When thinking about international contract law and precedent setting legal cases, Winchester, Va. is probably not the first location that comes to mind. But with a variety of complex cases stretching across multiple nations and time zones, attorneys and legal staff at USACE’s Transatlantic Middle East District have a caseload even large law firms would both envy and dread.
According to Rob McKenney, the district’s chief counsel, the volume and complexity of the workload is a reflection of where the district operates and is a function of serving the best interests of the district’s stakeholders and the U.S. government.
“Our job in Counsel is to represent the interests of the Army, USACE's customers, and U.S. taxpayers by resolving litigation on the most equitable and favorable terms possible,” said McKenney. “Given the complexities involved in construction and the provision of services in the Middle East, disputes with contractors are bound to arise. This is not inherently a bad thing, but rather because USACE and our district are judicious and deliberate about addressing contractor claims for additional time or compensation, and the contractor disagrees with our position. Our first obligation is to our stakeholders.”
While daunting at times, the amount and complexity of the district’s legal work gives its attorneys a unique opportunity to represent the Government on a number of intricate issues, an experience that they likely would not get in other USACE districts, or in the private sector, and one that allows them to become true subject matter experts on the issues they litigate.
Sarah Hinkle, an assistant district counsel with TAM who has previously worked in private practice, appreciated the ability to be able to focus her efforts and really learn the ins and outs of the cases she’s assigned.
“At USACE, we litigate a large volume of contract appeals before the Armed Services Board of Contract Appeals. Many of those appeals contain, for example, claims for government-caused delay, which often require expert technical analysis by forensic scheduling and productivity analysts, engineers, and cost experts,” said Hinkle. “In the private sector, commercial litigators tend to bounce around with many different subject matters depending on the types of cases that come in the door. As a USACE litigator, it is quite unique professionally to have the opportunity to become knowledgeable in these specialized technical fields."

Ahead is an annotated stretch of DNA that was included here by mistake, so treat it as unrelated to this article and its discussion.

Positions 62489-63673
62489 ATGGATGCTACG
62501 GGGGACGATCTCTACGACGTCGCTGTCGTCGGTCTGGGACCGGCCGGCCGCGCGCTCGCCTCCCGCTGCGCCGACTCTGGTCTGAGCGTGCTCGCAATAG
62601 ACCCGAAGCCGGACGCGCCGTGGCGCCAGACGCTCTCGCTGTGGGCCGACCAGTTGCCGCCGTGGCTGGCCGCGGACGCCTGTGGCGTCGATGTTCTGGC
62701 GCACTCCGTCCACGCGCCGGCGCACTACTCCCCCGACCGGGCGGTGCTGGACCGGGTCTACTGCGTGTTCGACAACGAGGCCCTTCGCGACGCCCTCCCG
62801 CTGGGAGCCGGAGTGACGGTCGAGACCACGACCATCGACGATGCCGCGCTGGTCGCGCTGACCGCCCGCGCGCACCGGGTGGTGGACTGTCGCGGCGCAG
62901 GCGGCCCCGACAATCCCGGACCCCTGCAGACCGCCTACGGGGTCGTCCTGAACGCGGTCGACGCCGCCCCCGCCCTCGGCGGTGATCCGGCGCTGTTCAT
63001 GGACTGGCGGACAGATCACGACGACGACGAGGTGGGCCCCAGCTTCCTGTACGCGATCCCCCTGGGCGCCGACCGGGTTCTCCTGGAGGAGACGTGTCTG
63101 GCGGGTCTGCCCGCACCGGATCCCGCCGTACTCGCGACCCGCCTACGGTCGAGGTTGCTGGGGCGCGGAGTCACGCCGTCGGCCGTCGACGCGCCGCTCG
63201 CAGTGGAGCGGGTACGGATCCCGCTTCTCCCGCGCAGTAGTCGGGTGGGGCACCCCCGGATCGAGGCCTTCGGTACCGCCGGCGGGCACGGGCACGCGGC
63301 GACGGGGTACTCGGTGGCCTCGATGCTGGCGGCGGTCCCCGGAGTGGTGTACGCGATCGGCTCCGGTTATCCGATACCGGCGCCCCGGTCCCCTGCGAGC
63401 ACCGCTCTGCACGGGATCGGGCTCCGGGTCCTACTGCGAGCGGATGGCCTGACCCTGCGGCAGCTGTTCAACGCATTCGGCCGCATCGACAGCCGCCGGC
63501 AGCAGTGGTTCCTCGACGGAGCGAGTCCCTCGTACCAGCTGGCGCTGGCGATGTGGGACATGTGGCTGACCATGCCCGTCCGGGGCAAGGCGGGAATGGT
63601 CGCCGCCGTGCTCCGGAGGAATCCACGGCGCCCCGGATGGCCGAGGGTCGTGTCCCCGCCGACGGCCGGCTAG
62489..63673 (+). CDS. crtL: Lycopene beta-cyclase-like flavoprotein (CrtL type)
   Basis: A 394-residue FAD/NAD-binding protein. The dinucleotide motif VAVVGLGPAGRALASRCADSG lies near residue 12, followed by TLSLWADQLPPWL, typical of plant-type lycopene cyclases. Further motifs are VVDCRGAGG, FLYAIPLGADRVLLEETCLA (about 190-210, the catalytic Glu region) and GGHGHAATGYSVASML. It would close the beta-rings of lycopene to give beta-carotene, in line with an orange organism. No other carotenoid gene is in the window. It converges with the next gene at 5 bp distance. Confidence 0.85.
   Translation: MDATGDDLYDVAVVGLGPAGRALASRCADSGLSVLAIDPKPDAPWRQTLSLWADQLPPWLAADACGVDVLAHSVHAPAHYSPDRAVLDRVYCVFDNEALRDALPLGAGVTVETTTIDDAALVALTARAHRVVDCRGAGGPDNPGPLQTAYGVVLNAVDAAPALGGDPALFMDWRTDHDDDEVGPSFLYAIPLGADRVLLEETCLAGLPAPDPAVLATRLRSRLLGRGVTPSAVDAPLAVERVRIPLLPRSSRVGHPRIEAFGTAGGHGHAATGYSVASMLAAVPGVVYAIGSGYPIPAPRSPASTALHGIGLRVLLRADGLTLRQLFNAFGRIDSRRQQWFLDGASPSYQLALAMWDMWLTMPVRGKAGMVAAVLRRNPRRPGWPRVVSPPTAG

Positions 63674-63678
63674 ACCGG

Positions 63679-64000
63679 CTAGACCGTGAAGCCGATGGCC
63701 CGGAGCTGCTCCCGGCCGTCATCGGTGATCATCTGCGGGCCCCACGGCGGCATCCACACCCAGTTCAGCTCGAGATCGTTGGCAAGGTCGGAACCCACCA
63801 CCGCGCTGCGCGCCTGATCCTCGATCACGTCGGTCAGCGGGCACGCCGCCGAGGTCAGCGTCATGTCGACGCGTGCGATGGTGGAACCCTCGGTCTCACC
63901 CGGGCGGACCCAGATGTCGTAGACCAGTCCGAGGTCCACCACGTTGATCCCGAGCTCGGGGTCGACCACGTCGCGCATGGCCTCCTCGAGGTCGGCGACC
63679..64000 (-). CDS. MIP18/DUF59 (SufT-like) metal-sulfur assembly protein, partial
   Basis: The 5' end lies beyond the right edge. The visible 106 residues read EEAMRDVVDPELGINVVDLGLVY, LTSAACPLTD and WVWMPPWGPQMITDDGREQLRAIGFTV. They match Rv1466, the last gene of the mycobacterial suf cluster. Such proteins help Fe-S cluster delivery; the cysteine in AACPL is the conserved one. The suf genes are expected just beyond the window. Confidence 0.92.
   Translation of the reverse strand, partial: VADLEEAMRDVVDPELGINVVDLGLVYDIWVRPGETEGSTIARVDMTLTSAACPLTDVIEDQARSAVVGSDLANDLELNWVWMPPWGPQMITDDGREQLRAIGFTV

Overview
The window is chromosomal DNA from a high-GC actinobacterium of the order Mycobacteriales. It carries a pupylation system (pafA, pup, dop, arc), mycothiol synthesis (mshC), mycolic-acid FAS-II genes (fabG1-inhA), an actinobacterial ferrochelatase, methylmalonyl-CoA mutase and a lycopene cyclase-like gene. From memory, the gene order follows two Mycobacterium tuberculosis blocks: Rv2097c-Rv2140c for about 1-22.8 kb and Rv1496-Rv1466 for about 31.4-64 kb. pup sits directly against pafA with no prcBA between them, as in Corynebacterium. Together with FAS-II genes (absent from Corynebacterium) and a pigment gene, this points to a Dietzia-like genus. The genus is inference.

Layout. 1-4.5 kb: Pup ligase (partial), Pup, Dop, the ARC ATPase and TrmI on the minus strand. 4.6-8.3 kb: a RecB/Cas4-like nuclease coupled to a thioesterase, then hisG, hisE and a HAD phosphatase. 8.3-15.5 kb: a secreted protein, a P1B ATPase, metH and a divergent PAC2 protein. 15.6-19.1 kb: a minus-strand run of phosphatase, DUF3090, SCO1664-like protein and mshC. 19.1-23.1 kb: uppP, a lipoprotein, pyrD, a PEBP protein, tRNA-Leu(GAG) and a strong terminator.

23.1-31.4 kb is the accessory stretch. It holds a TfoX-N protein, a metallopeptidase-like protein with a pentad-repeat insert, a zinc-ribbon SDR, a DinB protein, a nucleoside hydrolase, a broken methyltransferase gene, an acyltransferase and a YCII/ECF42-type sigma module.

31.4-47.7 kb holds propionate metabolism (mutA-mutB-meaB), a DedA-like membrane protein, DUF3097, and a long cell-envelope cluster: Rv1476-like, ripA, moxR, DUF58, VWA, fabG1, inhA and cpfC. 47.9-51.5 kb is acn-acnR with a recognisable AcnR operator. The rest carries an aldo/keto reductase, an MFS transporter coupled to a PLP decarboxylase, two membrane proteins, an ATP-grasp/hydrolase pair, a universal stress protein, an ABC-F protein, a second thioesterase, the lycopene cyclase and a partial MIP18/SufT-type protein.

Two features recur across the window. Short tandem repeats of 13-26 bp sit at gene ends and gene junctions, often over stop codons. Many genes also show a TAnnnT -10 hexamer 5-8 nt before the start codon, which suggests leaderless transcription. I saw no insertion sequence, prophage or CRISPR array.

Aimee Rider, another attorney with the district, is also an Army reservist in the JAG Corps. She said she appreciates the chance to hone the trial and deposition skills she uses in her role as a JAG while also getting to practice completely different areas of law than when she’s in uniform.
“My JAG practice is very different from my USACE practice, which focuses on litigating contract disputes and advising on TAM procurements. I sometimes have some cross-walk between the practices when I have an administrative review for TAM, but other than that, not much is similar. From a litigation perspective, my military background/experience have come in handy when deposing or questioning a contractor's witness that has a military background,” said Rider.
It’s not just the district’s attorneys that have the chance to hone their expertise. Paralegals also a play a valuable role in managing the heavy caseload.
Sarah Smith, a paralegal, was also recently recognized by the District for her attention to detail when she found question in a case document that resulted in a favorable outcome for the government. Her significant find was one sentence among hundreds of pages, but it saved the Government hundreds of thousands of dollars in potential exposure when her discovery caused the contractor to withdraw its claim.
“Many times, paralegals might end up doing a lot of administrative work for the attorneys. I feel like here we are really valued for our knowledge of the cases and have a chance to fully utilize the skills we bring to the table. I’m honored that we’re valued like that,” said Smith. “I recently went to Egypt for example; it shows that we’re valued enough to be fully immersed in these cases.”
The paralegals were also recognized as USACE subject matter experts when they presented topics such as identifying relevant documents in preparing litigation files; e-discovery lessons learned; conducting witness interviews; preparing for and attending hearings; and cradle-to-grave execution of expert and court reporting contracts to paraprofessionals across USACE at a recent USACE-wide training held in Fort Worth, Texas.
As TAM’s legal team continues to litigate and resolve contract claims from USACE work in Iraq and Afghanistan, while also working on the district’s contracts throughout the Middle East, the efficiencies they’ve found in managing that high caseload continue to lead to shared knowledge and new innovations across the USACE legal community.